Today, House Republicans pushed through their stopgap measure in a 247-181 vote. The bill, H.R. 1363, quickly came under fire for demanding a series of non-budget related policy riders, including an anti-abortion policy restriction banning D.C. from using its own local funds for abortions and anti-environmental restrictions to limit the EPA from regulating green house gas emissions, on top of an extra $12 billion in cuts. “With an eye to protecting themselves politically” from blame, the GOP quickly redefined H.R. 1363 today as the “troop funding bill.”
Slate’s Dave Weigel noted that five minutes after the White House declared H.R. 1363 unacceptable, House Majority Leader Eric Cantor (R-VA) slammed President Obama for threatening to veto a bill to “ensure that our troops are paid.” Minutes later, Rep. Tom Latham (R-IA) ripped Democrats for “girding to oppose a ‘troop-funding bill.'” Republican lawmakers quickly picked up the rallying cry. Reps. Mike Pence (R-IN) and Harold Rodgers (R-KY) called it “astonishing” and “inexplicable” that Obama would, as GOP shutdown architect Newt Gingrich put it, use the troops as “bargaining chips for budget negotiations.”
There’s only one problem with this talking point — it’s the opposite of true. Today, the House Democrats tried three times to pass a measure that would ensure the troops received pay. The Republicans overwhelmingly opposed every single “troop-funding” opportunity:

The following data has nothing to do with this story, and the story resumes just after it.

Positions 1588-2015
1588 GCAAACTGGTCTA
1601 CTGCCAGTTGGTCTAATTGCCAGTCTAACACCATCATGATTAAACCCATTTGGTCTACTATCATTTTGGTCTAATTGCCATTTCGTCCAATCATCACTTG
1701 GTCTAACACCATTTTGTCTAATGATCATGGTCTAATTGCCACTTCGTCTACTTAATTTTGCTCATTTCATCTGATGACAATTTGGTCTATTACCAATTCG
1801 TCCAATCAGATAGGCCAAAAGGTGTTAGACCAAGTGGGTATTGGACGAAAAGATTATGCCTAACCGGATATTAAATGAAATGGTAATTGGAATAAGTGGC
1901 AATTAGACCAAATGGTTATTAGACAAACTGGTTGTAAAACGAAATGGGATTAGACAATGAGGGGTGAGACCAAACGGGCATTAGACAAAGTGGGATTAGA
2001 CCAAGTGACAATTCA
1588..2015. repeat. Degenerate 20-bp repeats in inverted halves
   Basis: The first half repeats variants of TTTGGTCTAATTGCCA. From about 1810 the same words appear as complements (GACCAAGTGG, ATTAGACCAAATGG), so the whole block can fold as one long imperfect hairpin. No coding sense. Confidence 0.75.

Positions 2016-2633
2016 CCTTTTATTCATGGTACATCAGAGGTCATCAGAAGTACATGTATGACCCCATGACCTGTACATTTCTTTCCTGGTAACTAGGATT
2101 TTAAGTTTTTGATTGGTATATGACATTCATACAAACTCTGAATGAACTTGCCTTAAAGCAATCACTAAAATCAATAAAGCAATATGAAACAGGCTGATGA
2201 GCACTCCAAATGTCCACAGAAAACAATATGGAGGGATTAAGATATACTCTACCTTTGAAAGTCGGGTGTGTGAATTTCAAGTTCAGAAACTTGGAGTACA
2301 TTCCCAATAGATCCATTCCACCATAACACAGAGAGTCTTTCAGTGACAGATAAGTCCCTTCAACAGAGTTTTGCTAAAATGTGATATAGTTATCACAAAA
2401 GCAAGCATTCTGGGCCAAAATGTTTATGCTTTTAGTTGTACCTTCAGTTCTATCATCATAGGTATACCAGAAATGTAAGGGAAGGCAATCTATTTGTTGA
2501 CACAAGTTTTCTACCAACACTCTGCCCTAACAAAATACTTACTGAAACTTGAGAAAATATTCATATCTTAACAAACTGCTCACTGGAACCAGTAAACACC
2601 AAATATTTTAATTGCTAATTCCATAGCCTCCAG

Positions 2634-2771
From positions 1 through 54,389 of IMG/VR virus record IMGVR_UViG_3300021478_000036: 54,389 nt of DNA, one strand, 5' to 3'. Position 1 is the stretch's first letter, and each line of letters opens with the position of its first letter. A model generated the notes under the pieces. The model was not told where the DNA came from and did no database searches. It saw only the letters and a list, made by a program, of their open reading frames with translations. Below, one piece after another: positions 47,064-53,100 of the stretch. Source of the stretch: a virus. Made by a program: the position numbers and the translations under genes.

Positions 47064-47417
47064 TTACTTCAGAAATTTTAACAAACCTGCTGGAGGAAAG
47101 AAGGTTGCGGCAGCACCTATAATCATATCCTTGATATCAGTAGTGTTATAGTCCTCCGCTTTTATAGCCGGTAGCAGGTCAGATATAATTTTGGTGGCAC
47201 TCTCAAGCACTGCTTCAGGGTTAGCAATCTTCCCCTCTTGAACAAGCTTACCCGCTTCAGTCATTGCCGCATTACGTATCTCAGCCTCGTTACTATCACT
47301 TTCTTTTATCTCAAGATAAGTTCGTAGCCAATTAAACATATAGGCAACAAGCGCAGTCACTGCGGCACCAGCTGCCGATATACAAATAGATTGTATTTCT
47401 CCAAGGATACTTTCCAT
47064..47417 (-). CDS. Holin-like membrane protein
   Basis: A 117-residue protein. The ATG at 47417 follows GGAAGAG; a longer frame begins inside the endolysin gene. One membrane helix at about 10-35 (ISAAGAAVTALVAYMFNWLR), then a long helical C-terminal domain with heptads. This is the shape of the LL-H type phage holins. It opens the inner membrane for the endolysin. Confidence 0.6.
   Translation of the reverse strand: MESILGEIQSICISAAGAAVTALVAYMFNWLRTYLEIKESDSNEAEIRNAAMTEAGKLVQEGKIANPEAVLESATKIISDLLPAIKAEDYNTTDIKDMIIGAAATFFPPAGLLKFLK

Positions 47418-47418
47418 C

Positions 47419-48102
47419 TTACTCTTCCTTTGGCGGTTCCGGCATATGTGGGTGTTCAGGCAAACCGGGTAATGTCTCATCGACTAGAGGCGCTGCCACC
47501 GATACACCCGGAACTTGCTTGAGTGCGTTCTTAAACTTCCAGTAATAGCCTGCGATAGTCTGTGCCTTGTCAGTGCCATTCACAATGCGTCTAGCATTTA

— Rep. Bill Owens (D-NY) offered a motion to recommit that would ensure all military personnel received pay for the rest of the year. Only one Republican, Rep. Walter Jones (NC), voted with every Democrat to consider this amendment.
— House Minority Whip Steny Hoyer (D-MD), first by unanimous consent and then by amendment, offered an alternative budget measure that would provide a 1-week extension of the current budget agreement until April 15. The “clean” continuing resolution alternative includes funding for the military but omits the irrelevant policy riders the GOP attached to H.R. 1363. Republicans unanimously voted against consideration of the alternative.
What’s more, the Obama administration announced today that it “would support a short-term, clean Continuing Resolution” like the alternative Democrats offered. Thus, by voting against these measures, House Republicans are flatly refusing to support any “troop funding bill” unless their anti-abortion and anti-environmental riders get passed. Incidentally, Republicans have ensured that, unlike the troops, Members of Congress will still get paid. Last Friday, the House voted on a measure to stop their paychecks should the government shut down. Rep. Louie Gohmert (R-TX) was the only Republican to vote in favor.